For years, Fez stood quietly in the shadow of flashy Marrakesh, but that’s irrefutably no longer the case, given the wave of luxury hotels, restorations of crumbling riads, and arrival of new restaurants, shops, and galleries. The oldest of Morocco’s imperial cities, Fez is really three cities in one: medieval Fez el-Bali (Old Fez), thirteenth-century Fez el-Djedid (New Fez), and the twentieth-century Ville Nouveau, built by the French. Fez el-Bali is the main draw, an atmospheric warren of hundreds of alleys housing merchants, markets, and workshops that have remained largely unchanged since the eighth century. It's one of the the largest car-free urban areas in the world, and the narrow passages are alive with the exotic sights, smells, and tastes that travelers love. Artisans here continue centuries-old handcrafting traditions, making it one of the most unique and enticing shopping and touring destinations in the world. Thus far, the development hasn’t gotten out of hand, but a new airport terminal has increased annual visitor capacity fivefold, meaning you might want to get here before it becomes just like Marrakesh.
Where to Stay: You’re here to immerse yourself in Old Fez, so make sure you stay in the medina. Choose from small, intimate riads or dars like the lovely Dar Roumana, with just five suites in a sumptuously restored home that showcases the work of Fez’s famous artisans. The on-site French restaurant is excellent, and breakfast is served on the stunning rooftop terrace. For the height of luxurious pampering, the Palais Sheherezade & Spa has exceptional service, gorgeous suites, and a French-influenced, 8,000-square-foot spa.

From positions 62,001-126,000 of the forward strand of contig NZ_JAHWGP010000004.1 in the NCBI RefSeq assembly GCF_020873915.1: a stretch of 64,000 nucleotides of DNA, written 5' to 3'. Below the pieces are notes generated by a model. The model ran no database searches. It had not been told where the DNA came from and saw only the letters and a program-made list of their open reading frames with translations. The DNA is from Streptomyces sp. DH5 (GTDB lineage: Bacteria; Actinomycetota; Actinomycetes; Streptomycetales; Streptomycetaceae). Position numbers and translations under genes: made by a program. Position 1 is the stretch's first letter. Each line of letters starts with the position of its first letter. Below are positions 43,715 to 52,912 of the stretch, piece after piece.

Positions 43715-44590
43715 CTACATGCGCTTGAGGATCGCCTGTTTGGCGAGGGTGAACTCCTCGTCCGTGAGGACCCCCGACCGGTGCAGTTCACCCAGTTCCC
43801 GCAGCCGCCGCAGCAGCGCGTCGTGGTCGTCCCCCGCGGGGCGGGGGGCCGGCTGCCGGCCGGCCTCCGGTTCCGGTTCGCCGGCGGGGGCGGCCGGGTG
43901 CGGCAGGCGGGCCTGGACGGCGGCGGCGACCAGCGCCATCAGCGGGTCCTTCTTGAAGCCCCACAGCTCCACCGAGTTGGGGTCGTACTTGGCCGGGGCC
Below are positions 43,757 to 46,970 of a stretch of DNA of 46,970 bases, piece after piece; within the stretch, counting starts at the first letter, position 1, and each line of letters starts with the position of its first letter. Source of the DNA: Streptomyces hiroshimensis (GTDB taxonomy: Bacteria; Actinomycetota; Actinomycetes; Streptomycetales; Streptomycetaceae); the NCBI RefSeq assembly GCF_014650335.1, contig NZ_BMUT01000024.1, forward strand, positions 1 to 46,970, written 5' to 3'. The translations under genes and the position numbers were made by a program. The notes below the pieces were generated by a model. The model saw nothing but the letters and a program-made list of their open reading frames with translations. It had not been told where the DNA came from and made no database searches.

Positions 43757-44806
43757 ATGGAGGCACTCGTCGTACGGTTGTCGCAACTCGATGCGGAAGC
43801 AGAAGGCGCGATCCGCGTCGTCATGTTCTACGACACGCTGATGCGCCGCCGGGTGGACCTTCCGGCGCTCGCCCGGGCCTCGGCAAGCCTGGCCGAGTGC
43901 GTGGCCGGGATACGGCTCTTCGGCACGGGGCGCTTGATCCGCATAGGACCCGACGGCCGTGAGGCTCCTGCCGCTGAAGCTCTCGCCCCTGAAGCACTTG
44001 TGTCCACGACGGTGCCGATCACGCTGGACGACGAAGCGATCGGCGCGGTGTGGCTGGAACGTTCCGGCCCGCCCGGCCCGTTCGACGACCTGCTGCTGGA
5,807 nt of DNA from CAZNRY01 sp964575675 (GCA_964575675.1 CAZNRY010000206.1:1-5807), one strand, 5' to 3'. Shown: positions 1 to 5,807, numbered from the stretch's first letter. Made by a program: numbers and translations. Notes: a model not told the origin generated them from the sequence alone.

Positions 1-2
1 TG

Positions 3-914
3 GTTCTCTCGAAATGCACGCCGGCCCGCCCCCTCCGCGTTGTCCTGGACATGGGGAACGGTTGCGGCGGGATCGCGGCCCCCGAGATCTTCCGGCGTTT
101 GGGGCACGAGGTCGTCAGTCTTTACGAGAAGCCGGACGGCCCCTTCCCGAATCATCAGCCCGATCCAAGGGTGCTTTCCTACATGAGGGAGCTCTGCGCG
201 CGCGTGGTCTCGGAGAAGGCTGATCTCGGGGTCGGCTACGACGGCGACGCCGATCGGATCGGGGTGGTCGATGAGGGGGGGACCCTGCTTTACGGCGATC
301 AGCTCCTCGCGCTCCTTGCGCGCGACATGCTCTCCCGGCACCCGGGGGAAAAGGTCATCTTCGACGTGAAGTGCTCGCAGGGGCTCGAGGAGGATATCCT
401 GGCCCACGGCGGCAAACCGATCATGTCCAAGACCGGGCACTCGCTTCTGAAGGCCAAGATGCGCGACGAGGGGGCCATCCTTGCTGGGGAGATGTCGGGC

Insider Tip: In Fez el-Bali’s souk, visit the Terrase des Tanneurs to see how the leather has been tanned and dyed since medieval time, but be prepared for some noxious smells—you'll be given a sprig of mint to hold to your nose.
When to Go: The best time to visit Fez is between September and April, before the high season and heat of summer.
PLAN YOUR TRIP: Visit Fodor's Fez Guide
One of Spain's top culinary destinations is a 2016 European Capital of Culture.
At the heart of Spain's culturally unique Basque Country, San Sebastián is one of the region's most popular cities, renowned for its beautiful promenade and La Concha beach. As a European Capital of Culture—it shares the honor with Wroclaw, Poland, in 2016—it will host hundreds of events throughout the year that highlight dance, theater, and art. Many of these events will be held in the new Tabakalera International Centre for Contemporary Culture, built inside a former tobacco factory, adding to the city’s existing status as an arts destination, thanks to the annual San Sebastián Film Festival and cultural events at the Kursaal. And then there’s the food: Every night is a pub crawl for traveling gourmands, as the historic streets of the Parte Vieja (Old Town) are packed with cutting-edge and traditional pinxtos (Basque tapas) bars and restaurants. Other top gastronomic attractions include the Basque Culinary Center, Mercado de la Bretxa, and world-class restaurants such as Arzak.
Where to Stay: Two grande-dame hotels grace San Sebastián's shores. The Hotel Maria Cristina is the city's most luxurious stay and the choice of stars in town for the film festival. For a view of La Concha's idyllic coastline from your window, stay at the Hotel de Londres y de Inglaterra, located right on the promenade.
Insider Tip: Every pintxo bar handles food orders differenty, so just ask the bartender how it works. You can usually help yourself to a plate of cold tapas, but order warm dishes from the barman.
When to Go: Summer is the best time to go to San Sebastián, with sunny beach days and various festivals on tap; August, when many Europeans are on vacation, can be crowded, as revelers come to party during Semana Grande (Great Week) with an international fireworks competition in the bay. September, with the film festival and whaleboat regattas, is another top choice.
PLAN YOUR TRIP: Visit Fodor's San Sebastián Guide
Extraordinary history and culture await on a fascinating island nation in the midst of sweeping changes.